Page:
New Ministries and New Models in Response to Changing Immigration Policies
The fifth panel examined how Catholic institutions are creating new initiatives to respond to current policies and discourse. The panelists described numerous Catholic initiatives providing legal, logistical, and spiritual support to thousands of migrants across the United States and in Mexico.
First, Luis Guerra, strategic capacity officer at Catholic Legal Immigration Network, Inc. (CLINIC), described CLINIC’s joint efforts with Al Otro Lado, a non-profit organization, to provide legal services to asylum seekers in Tijuana, Mexico. CLINIC and Al Otro Lado run legal workshops every day and have carried out 2,300 individual consultations over the more than 100 days leading up to the Catholic Immigrant Integration Initiative Conference. CLINIC and Al Otro Lado have helped immigrants from 45 countries – including Honduras, El Salvador, Mexico, and Guatemala – prepare for US “credible fear” interviews, a prerequisite for gaining asylum. The organizations rely on the services of over 1,300 volunteers. Guerra also noted that the growing presence of immigrants who speak only indigenous languages as well as increasing numbers of unaccompanied minors in Tijuana have made it difficult for CLINIC and Al Otro Lado to effectively serve their clients. Moreover, Guerra emphasized the difficulty of establishing trust between legal service providers and their clients.
Sr. Denise LaRock of the Daughters of Charity described the activities of the Interfaith Welcome Coalition in San Antonio, Texas. The Coalition, founded in 2014, consists of 240 volunteers who accompany families released from immigrant detention centers to bus stations and airports in San Antonio. They provide each family with a backpack containing food and information aimed to help them arrive at their final destination safely. Volunteers provide overnight hospitality to migrants in transit. The Coalition’s accompaniment programs are impressive in scale. Over the first three months of 2019, volunteers accompanied 4,000 families to San Antonio’s bus station. In 2018, volunteers accompanied over 14,000 families to the San Antonio airport. In addition, the Interfaith Welcome Coalition organizes monthly meetings that bring together volunteers and community organizations working with immigrants. It also has worked with RAICES, a legal services non-profit, to provide pro bono legal assistance to immigrants detained at the South Texas Family Residential Center in Dilley, Texas.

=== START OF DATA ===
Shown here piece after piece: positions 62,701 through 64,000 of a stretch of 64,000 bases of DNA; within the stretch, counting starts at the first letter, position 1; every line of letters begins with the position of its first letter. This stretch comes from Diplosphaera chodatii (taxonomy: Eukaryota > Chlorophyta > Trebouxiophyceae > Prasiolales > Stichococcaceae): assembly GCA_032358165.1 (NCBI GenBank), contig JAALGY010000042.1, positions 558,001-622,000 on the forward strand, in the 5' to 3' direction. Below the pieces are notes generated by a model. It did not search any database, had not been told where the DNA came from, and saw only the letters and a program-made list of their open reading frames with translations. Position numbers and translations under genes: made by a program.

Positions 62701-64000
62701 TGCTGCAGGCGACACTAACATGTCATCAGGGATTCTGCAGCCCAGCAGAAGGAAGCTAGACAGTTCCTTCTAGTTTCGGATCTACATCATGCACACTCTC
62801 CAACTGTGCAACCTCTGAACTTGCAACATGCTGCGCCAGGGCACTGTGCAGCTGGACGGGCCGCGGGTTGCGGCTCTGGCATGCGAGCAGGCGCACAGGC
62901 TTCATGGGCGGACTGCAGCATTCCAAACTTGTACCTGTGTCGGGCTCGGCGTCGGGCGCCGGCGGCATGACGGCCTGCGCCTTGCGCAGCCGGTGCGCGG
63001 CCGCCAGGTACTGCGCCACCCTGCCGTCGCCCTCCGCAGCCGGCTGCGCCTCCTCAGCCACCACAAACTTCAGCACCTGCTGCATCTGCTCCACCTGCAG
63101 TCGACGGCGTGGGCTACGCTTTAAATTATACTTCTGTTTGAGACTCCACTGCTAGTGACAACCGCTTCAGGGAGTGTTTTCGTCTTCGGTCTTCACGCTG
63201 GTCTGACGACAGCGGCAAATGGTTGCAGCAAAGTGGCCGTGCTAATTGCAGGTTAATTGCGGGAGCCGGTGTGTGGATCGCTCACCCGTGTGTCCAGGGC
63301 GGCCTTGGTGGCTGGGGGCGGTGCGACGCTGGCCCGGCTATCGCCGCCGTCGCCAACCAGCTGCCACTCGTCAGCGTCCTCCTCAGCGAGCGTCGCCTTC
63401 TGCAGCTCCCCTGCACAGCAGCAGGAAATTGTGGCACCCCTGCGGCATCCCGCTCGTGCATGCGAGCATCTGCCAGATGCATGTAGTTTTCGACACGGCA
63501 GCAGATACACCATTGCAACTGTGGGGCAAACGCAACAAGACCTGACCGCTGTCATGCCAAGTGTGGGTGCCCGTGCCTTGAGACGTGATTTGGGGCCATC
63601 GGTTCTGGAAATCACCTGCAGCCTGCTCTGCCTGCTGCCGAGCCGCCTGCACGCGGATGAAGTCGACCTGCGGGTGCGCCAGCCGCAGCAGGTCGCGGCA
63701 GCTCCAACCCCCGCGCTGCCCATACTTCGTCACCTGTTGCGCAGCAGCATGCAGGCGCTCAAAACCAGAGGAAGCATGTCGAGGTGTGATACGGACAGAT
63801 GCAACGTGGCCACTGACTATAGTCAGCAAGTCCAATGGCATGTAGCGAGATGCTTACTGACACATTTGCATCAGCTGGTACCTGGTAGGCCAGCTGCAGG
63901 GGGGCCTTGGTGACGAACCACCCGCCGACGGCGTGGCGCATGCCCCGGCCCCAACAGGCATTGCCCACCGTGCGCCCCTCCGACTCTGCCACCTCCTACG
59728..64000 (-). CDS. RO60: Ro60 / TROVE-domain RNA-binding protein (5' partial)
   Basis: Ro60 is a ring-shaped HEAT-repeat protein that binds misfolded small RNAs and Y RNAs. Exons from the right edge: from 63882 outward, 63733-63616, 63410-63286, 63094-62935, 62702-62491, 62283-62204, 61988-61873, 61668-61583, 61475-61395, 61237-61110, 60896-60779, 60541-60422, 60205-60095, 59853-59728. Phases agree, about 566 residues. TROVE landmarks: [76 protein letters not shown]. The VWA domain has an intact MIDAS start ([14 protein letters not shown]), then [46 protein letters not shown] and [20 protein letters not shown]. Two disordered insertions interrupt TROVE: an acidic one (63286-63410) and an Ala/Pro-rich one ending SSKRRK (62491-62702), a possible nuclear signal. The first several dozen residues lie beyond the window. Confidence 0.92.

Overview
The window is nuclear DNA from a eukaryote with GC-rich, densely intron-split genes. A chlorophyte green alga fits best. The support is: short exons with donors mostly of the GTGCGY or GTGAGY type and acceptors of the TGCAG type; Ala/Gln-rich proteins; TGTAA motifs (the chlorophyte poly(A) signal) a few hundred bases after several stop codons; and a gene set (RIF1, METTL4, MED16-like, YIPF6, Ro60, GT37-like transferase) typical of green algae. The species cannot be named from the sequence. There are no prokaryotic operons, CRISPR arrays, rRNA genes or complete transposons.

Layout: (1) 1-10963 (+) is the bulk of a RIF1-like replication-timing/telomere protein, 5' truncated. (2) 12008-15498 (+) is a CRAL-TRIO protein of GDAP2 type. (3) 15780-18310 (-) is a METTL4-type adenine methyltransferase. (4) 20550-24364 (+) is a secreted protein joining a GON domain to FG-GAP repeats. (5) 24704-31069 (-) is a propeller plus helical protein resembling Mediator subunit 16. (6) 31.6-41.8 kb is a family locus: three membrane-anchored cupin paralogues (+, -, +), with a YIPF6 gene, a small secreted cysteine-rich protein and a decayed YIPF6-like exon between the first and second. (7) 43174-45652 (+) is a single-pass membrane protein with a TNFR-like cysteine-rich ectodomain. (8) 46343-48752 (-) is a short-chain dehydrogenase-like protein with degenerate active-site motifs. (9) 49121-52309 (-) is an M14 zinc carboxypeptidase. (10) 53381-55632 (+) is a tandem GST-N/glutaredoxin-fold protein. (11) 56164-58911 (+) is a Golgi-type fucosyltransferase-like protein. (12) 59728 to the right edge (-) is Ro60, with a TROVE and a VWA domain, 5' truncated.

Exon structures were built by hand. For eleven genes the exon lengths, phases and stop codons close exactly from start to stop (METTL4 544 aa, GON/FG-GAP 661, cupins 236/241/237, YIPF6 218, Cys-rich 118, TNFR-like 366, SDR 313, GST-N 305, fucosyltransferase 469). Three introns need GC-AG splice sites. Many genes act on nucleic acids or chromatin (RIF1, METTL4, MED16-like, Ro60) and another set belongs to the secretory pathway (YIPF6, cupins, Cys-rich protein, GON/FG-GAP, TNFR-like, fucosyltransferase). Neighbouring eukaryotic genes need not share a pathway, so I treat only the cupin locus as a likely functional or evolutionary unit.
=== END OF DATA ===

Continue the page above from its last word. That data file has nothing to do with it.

Program director Miriam Noriega summarized the work of the Interfaith Movement for Human Integrity. The Interfaith Movement consists of members of over 100 diverse faith congregations seeking to challenge anti-immigrant narratives. It operates a rapid response hotline through which callers can report immigration enforcement activities. It also helps migrants find physical sanctuary, provides accompaniment to immigrants with US Immigration and Customs Enforcement (ICE) or court appointments, and organizes interfaith prayer vigils at detention centers and ICE building.
Khanh Duy Russo, director of strategic partnerships and performance at the San Jose Mayor’s Office and a former refugee, stressed the need for local governments to cultivate welcoming environments and build trust with immigrant communities. He also stressed the need to help immigrants understand and access services offered by local governments.
Manuel Santamaria, vice president of community impact at the Silicon Valley Community Foundation (SVCF), discussed his organization’s efforts to connect immigrant legal services providers to one another, its support of mental health services for legal service providers, and its investment in a rapid response hotline for immigrants.
Leya Speasmaker, integration program manager for CLINIC’s Center for Citizenship and Immigrant Communities, emphasized that immigrant-serving organizations should seek feedback from immigrants and integrate them into their decision-making structures. To this end, CLINIC is in the process of conducting a number of surveys. The first asks immigrants about their integration experiences and the challenges they are facing. The second asks CLINIC’s 360 member agencies to describe the challenges they face in supporting immigrants.
Re-Imagining the Role of Catholic Institutions in the Midst of a Changing US Refugee Program
The sixth panel examined how Catholic institutions are welcoming and assisting refugees and immigrants in a context of decreasing refugee admissions. As refugee admissions decline, many Catholic institutions are turning their attention to other vulnerable groups, including unaccompanied minors and undocumented immigrants.